General information about cacti
Habitats of cacti
The original main habitat of cacti is on the American continent. On other continents, they have been spread by humans and are there run wild. In Australia for example they developed to a plague until they where reduced through natural parasites that humans used against them.
The main habitat is located between the northern and southern tropic in the arid regions. Which the most occurrences are in Mexico with 64 genera e.g. Ariocarpus, Astrophytum, Echinocereus, Echinofossulocactus, Ferocactus, Mammillaria, Turbinicarpus, Peru with 36 genera e.g. Cleistocactus, Espostoa, Lobivia, Melocactus, Oreocereus, Bolivia with 34 genera e.g. Aylostera, Echinopsis, Gymnocalycium, Mediolobivia, Sulcorebutia, and Argentina with 33 genera e.g. Acanthocalycium, Parodia, Rebutia, Trichocereus.
The most widely occurring species in the north are Opuntia polyacantha and Escobaria vivipara, in the Canadian province of Saskatchewan.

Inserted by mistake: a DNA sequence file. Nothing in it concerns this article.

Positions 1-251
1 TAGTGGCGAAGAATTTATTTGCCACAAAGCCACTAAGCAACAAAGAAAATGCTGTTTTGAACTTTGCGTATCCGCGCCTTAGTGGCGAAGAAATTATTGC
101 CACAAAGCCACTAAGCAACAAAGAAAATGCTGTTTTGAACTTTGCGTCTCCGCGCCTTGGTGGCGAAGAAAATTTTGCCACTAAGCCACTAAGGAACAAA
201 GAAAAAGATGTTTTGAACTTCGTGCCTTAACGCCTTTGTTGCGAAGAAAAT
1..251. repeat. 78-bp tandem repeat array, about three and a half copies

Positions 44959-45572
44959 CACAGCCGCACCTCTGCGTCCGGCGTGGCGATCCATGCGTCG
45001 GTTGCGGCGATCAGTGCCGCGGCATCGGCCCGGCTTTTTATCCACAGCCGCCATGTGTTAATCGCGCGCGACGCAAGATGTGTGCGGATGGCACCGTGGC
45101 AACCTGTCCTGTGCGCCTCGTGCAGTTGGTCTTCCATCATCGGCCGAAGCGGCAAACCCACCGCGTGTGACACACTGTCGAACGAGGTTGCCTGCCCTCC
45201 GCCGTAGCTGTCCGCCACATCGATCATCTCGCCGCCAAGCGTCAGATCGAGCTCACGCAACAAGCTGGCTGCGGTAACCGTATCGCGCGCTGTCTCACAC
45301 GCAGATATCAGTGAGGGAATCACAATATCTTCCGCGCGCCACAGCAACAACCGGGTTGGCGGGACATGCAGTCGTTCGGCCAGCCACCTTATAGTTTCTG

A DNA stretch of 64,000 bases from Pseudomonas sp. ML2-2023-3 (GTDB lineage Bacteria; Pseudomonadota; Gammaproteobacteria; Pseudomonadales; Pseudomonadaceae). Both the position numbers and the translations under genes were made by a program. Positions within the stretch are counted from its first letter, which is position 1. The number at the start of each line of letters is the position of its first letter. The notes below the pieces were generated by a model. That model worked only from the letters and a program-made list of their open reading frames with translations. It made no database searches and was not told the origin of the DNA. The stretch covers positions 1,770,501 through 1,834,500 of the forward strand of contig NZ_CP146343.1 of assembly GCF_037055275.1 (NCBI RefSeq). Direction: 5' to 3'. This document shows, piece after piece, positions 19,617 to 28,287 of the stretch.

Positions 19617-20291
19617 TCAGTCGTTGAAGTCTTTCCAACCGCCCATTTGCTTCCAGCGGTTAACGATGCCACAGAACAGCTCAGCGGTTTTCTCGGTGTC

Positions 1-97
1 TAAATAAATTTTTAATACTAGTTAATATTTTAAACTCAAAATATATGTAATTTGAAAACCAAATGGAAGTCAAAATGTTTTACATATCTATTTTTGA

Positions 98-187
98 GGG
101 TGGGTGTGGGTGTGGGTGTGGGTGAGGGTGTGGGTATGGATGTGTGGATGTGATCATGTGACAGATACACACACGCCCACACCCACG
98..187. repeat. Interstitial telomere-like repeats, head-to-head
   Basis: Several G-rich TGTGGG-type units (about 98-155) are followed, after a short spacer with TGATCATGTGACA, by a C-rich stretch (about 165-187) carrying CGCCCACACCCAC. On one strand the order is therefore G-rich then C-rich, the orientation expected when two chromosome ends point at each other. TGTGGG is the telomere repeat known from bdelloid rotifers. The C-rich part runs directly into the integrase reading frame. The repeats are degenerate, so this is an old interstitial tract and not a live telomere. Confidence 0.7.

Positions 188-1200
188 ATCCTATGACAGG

The range of distribution begins around in California and ends in southern Chile. There are individual species and varities which only exist in small areas these are called endemic. Other species grow in several areas which locations are some very well known. For example Carnegiea gigantea in the Saguaro National Park or Stenocereus thurberi in the Organ Pipe Cactus National Monument in Arizona. Typical for these areas is the low spreading of plants. This is due to the rarity occurring rain falls in those areas. It may sometimes happen that there is no rain for several years.
In addition there are high temperatures of about 40°C (104°F) in summer and extreme temperature fluctuations that may drop down over the night sometimes below 0°C (32°F) in winter.
Some species also grow in tropical rain and monsoon forests, such as Epiphyllum and Rhipsalis.
These differ significantly in appearance, as well as in requirements of heat and humidity requirements compared to the genera of the first-mentioned areas.